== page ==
BERLIN (Reuters) - Finance ministers and tax chiefs from 51 countries signed an agreement on Wednesday to automatically swap tax information, which Germany’s finance minister said heralded the end of tax evasion via secret bank accounts.
“Let’s make a joint contribution to more transparency and fairness in our globalized 21st century,” Wolfgang Schaeuble told a taxation conference of about 100 countries coordinated by the Organization for Economic Cooperation and Development.
The pledge from so many countries — Schaeuble said there were 51 signatories from four continents, after one country joined at the last minute — is the result of years of OECD efforts to facilitate tax authorities’ access to bank data.
OECD Secretary General Angel Gurria said the taxation deal should “help to recover the trust the public today has lost” during the global financial crisis and economic downturn.
“Tax evasion is not just illegal, it is immoral,” Britain’s finance minister, George Osborne, told a news conference by the ministers. “You are robbing from your fellow citizens and you should be treated like a common thief.”
Schaeuble had told German newspaper Bild before the talks that the OECD agreement was making tax evasion more difficult, adding: “Banking secrecy in its old form has had its day.”
The European Union has enforced the automatic exchange of interest income since 2005 and America’s Foreign Account Tax Compliance Act (FATCA) has required non-U.S. institutions to provide U.S. tax authorities with data on accounts since 2010.
The United States was not a signatory in Berlin. Gurria said it was having its own internal debate on taxes, but was a “very strong supporter of everything we are doing”.
He added that Switzerland was part of the process but was not one of the 51 states which had agreed to be “early adopters” before the 2018 deadline.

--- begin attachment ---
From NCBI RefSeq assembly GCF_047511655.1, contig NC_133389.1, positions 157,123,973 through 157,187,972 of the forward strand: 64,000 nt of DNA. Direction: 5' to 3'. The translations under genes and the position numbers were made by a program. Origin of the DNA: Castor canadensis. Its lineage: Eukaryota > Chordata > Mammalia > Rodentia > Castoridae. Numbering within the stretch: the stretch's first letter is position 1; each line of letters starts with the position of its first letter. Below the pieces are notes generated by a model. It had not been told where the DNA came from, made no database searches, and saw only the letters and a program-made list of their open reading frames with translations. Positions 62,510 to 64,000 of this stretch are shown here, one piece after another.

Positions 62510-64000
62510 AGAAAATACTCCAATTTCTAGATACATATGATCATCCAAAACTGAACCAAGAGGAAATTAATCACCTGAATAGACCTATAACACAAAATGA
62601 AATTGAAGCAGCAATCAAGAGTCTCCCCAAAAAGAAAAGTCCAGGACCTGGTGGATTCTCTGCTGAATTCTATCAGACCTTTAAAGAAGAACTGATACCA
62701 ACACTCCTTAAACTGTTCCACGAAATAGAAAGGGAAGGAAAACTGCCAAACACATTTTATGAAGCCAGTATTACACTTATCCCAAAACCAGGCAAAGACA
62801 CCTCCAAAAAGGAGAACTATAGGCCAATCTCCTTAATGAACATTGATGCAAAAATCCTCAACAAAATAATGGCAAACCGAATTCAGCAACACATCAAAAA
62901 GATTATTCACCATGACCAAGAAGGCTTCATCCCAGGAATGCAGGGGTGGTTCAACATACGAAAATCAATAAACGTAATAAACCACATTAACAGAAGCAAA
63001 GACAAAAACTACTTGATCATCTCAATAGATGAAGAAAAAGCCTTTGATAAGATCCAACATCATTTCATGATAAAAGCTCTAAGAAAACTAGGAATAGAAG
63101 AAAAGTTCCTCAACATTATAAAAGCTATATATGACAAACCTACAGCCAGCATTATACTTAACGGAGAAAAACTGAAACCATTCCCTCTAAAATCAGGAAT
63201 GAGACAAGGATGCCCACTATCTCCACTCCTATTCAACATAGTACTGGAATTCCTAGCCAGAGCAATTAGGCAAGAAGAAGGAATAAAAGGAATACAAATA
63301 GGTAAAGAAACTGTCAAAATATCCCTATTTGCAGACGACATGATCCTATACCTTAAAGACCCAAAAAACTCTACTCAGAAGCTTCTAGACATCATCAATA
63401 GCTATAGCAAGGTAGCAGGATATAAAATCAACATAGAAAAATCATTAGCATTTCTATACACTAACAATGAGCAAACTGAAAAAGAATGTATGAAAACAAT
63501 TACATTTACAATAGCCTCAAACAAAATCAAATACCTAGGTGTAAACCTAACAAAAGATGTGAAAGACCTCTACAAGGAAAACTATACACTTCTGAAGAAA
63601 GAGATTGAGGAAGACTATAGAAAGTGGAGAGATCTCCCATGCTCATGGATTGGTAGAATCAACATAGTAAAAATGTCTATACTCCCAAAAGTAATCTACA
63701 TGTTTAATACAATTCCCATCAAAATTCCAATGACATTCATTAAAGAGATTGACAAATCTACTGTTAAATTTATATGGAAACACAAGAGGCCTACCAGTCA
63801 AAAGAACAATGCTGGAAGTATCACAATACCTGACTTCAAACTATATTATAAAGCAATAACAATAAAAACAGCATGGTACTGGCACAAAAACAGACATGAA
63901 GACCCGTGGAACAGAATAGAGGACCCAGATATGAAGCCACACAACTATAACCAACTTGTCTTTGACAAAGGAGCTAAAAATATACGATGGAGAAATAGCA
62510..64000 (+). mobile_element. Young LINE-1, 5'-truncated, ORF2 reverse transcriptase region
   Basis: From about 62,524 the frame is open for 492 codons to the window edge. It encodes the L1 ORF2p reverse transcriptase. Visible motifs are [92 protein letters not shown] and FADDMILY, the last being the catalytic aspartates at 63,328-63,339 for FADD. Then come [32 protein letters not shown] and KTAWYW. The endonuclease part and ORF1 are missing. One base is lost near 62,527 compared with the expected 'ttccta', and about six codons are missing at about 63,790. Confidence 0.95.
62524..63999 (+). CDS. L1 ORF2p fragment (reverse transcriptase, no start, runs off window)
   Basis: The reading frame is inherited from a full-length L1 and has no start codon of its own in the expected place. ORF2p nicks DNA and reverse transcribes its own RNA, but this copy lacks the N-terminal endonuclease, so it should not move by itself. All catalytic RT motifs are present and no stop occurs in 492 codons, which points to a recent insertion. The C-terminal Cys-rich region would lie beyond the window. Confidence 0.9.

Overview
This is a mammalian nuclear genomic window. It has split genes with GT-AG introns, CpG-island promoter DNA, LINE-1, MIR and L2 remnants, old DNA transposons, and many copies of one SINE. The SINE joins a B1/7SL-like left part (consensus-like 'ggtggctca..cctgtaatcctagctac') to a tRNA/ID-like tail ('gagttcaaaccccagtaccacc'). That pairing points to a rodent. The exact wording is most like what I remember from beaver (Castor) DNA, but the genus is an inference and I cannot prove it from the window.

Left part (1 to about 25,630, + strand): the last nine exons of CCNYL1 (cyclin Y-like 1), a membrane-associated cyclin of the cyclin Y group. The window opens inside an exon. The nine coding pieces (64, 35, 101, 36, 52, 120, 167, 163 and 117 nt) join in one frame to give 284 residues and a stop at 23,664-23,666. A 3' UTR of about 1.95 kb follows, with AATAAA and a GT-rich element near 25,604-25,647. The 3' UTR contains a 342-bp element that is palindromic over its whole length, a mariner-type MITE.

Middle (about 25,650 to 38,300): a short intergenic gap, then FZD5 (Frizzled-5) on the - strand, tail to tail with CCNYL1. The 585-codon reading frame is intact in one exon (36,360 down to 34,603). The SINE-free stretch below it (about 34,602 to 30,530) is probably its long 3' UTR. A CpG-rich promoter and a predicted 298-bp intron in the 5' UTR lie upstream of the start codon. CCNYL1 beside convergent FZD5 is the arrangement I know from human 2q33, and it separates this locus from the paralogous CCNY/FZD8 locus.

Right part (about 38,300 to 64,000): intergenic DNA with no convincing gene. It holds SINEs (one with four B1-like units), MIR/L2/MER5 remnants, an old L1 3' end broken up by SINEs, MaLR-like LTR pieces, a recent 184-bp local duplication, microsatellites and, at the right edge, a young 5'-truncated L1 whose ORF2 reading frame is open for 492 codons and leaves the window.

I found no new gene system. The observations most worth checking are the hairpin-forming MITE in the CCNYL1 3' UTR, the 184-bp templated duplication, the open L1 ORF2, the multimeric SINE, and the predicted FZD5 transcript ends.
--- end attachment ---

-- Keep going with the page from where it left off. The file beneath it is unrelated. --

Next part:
Schaeuble said the OECD deal “would not have been possible without FATCA, which was the trigger for our own process”. The “G5” biggest European economies — Germany, France, Italy, Spain and Britain — have negotiated with Washington for FATCA to be implemented reciprocally.
French Finance Minister Michel Sapin described the Berlin agreement as the “first pillar — fighting tax fraud committed by private people”. “Then we need to reduce tax optimization by companies,” he added.
Schaeuble, whose father was a tax adviser, has campaigned for the European Union to close loopholes used by multinational firms to reduce tax bills by exploiting differences in national tax rules. He is now targeting “patent boxes” that permit firms tax breaks on profits generated by patented research.
But the 72-year-old minister said he had no illusions that the ancient art of tax evasion would be consigned to history.
“The risk of being found out becomes very high. But as long as people exist, they will not all obey the law. They’ll work out new ways to dodge taxes,” Schaeuble said.
But it should end the controversial practice of some German state governments of buying CDs with tax data stolen from Swiss banks, which has led to a rise in the number of people turning themselves in to avoid prosecution for evasion.
“Hopefully tax CDs will soon no longer be worth it. I always found it problematic to cooperate with ‘fences’ to enforce the law,” said Schaeuble, referring to someone who receives stolen goods.
Additional reporting by Gernot Heller and Michael Nienaber; Writing by Stephen Brown; Editing by Andrew Roche